"It’s not disillusion, sir. I see now, though I hadn’t considered the matter before, that there are two different ways of writing history: one is to persuade men to virtue and the other is to compel men to truth. The first is Livy’s way and the other is yours: and perhaps they are not irreconcilable."
I feel: the grass is sad everywhere, but at least we can kiss?
So Sad Today, Melissa Broder
Recently, a friend observed that watching this show, often enough, we do not laugh anymore. I supposed that was right, and we wondered why, agreeing that its humor had not diminished with age. “It’s like being with an old friend,” I ventured. “With whom you can be comfortable in silence.”
“No,” he said, making a face. It wasn’t like that at all.
“Well, what then?” I said. “It’s like something.”
“Yes,” he said. “Do you know what it’s like? It’s something like being home.”
What Nothing Means, Chris Pomorski
I find it helpful to think of algorithms as a dim-witted but extremely industrious graduate student, whom you don't fully trust. You want a concordance made? An index? You want them to go through ten million photos and find every picture of a horse? Perfect.
You want them to draw conclusions on gender based on word use patterns? Or infer social relationships from census data? Now you need some adult supervision in the room.
Like a lot of nerdy kids of my generation, I spent half adolescence at the library, or at home reading library books. Along with schoolbooks and crappy 90's TV, the Glenview Public Library was my window on the world.
I never reflected on why this unremarkable suburban library existed, who funded it, where its values had come from, or how long it would be around. It was as immutable a part of the world to me as Lake Michigan.
But it taught me that like everyone else, I had a right to learn and was welcome. That I could ask questions, and learn how to find my way to the answers. It taught me the importance of being quiet in public places.
My dream for the web is for it to feel like big city. A place where you rub elbows with people who are not like you. Somewhere a little bit scary, a little chaotic, full of everything you can imagine and a lot of things that you can't. A place where there’s room for chain stores, room for entertainment conglomerates, but also room for people to be themselves, to create their own spaces, and to learn from one another.
Deep Fried Data
The easiest response to all this, to the yelling and the lying and the pain, the natural response, is apathy. To lie down in a pastel heap of heavy blankets and sleep this whole thing away like Rip Van Winkle. But you remember what happens to Rip Van Winkle. He comes home to find his house in ruins. So we don't get to sleep. We have to fight to keep our eyes open, and we have to take small victories, and we have to stay engaged in making society function.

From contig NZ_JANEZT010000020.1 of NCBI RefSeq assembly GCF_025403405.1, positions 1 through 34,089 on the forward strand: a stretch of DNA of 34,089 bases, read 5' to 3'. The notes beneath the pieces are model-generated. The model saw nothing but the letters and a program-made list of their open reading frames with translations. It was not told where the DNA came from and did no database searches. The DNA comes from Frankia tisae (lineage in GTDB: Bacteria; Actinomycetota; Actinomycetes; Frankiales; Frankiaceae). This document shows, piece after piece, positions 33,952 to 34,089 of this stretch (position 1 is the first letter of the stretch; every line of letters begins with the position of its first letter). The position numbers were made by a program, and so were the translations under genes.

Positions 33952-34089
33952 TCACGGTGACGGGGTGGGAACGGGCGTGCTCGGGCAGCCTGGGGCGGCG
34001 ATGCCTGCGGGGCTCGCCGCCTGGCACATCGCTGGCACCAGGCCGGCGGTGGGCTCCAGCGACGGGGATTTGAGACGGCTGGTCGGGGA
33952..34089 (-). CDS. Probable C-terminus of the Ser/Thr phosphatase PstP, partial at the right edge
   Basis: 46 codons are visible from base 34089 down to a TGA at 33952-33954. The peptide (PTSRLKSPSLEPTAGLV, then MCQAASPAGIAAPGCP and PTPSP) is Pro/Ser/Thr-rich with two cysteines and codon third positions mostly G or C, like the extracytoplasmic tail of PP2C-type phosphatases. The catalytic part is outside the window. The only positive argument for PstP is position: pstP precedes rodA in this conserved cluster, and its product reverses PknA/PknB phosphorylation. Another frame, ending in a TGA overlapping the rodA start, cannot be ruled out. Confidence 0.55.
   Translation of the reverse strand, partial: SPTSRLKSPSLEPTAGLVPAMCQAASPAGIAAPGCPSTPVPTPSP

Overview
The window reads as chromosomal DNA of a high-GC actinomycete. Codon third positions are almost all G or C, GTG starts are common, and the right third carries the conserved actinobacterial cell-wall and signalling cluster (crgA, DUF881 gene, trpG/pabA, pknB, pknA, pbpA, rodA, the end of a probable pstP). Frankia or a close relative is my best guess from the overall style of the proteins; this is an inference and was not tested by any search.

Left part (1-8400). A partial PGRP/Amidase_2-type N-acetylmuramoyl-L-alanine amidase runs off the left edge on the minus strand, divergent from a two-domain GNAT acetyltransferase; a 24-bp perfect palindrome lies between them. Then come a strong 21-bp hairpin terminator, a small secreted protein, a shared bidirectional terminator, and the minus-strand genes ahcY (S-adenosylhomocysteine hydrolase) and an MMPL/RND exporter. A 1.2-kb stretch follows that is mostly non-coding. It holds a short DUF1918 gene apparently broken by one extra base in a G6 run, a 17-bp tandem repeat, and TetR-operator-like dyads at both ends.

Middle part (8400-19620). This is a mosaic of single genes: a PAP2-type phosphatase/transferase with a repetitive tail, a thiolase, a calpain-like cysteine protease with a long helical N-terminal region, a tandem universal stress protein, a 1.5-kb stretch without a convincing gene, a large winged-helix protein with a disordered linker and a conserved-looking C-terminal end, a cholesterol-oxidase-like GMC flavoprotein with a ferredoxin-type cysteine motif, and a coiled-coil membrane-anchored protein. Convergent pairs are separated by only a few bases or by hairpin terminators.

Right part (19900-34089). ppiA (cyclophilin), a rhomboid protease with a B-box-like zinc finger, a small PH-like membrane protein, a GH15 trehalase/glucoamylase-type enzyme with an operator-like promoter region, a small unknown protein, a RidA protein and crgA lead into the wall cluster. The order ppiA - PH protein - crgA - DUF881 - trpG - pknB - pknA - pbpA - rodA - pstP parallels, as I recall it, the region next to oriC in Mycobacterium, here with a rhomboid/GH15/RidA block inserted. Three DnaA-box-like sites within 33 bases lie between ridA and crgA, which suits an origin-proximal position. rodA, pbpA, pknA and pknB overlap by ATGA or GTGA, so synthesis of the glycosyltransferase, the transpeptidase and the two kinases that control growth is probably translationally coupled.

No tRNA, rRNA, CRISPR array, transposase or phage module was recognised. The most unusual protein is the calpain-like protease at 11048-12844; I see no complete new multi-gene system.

How I Spent My Summer Vacation, Kaleb Horton
Romance is a grotto of eager stones / anticipating light, or a girl whose teeth / you can always see.
And Then It Was Less Bleak Because We Said So, Wendy Xu
The abnormality of our time, that which makes it contrary to nature, is its deliberate and stated determination to make the working life of men & the product of their working hours mechanically perfect, and to relegate all the humanities, all that is of its nature humane, to their spare time, to the time when they are not at work.
Now the chief and, though we betray our personal predilection by saying so, the most monstrous characteristic of our time is that the methods of manufacture which we employ and of which we are proud are such as make it impossible for the ordinary workman to be an artist, that is to say a responsible workman, a man responsible not merely for doing what he is told but responsible also for the intellectual quality of what his deeds effect
An Essay on Typography, Eric Gill
Now, I / demand a love that is stupid and beautiful / like a pilot turning off her engines mid-flight / to listen for rain on wings.
Pavlov was the Son of a Priest, Paige Lewis
We know what we are, that we walk like we are not long for this world, that this world has never longed for us.
I did not know then that this is what life is - just when you master the geometry of one world, it slips away, and suddenly again, you're swarmed by strange shapes and impossible angles.
The Beautiful Struggle, Ta-Nehisi Coates
As a minority, no sooner do you learn to polish and cherish one chip on your shoulder than it’s taken off you and swapped for another. The jewellery of your struggles is forever on loan.
Typecast as a Terrorist, Riz Ahmed
Be patient, don't give up, and always be learning. You can turn even the most crappy situation into valuable lessons. Teach them to others. Be happy with what you have yet always strive to improve things. Don't let people flatter you into playing their games. When things get weird, keep a log. Love and respect good people. Learn to keep the assholes at a distance. Don't get hung-up on the past. Be nice to people, even those trying to hurt you. Speak up when things are bad, and tell the truth. Trust your emotions yet check where they come from. Don't be afraid of taking risks, and learn to identify and manage risks. Solve one problem at a time. Be generous. Teach others whenever you can. Remember Sturgeon's Law.
Confessions of a Necromancer, Pieter Hintjens
“What if the cat wants in when we’re gone?” he asks. There is no cat, like there is no raven, like there is no one-eyed dog. But she knows the right answer.
“You carved him a door.”
He knows the name of the moment to come, like the baby knew the name of the crow. To die is to simply remember how to die.
Meaning is like music; it catches and is carried. It returns. Refrains, phrases, the names of passing boats. Stuck in my head, it’s stuck in my head. The way stories fasten themselves to words, words fasten themselves to vulnerable rhythms, impressionable tunes. Ann is skilled in the archaeology of carried music. It holds on like fear, like love.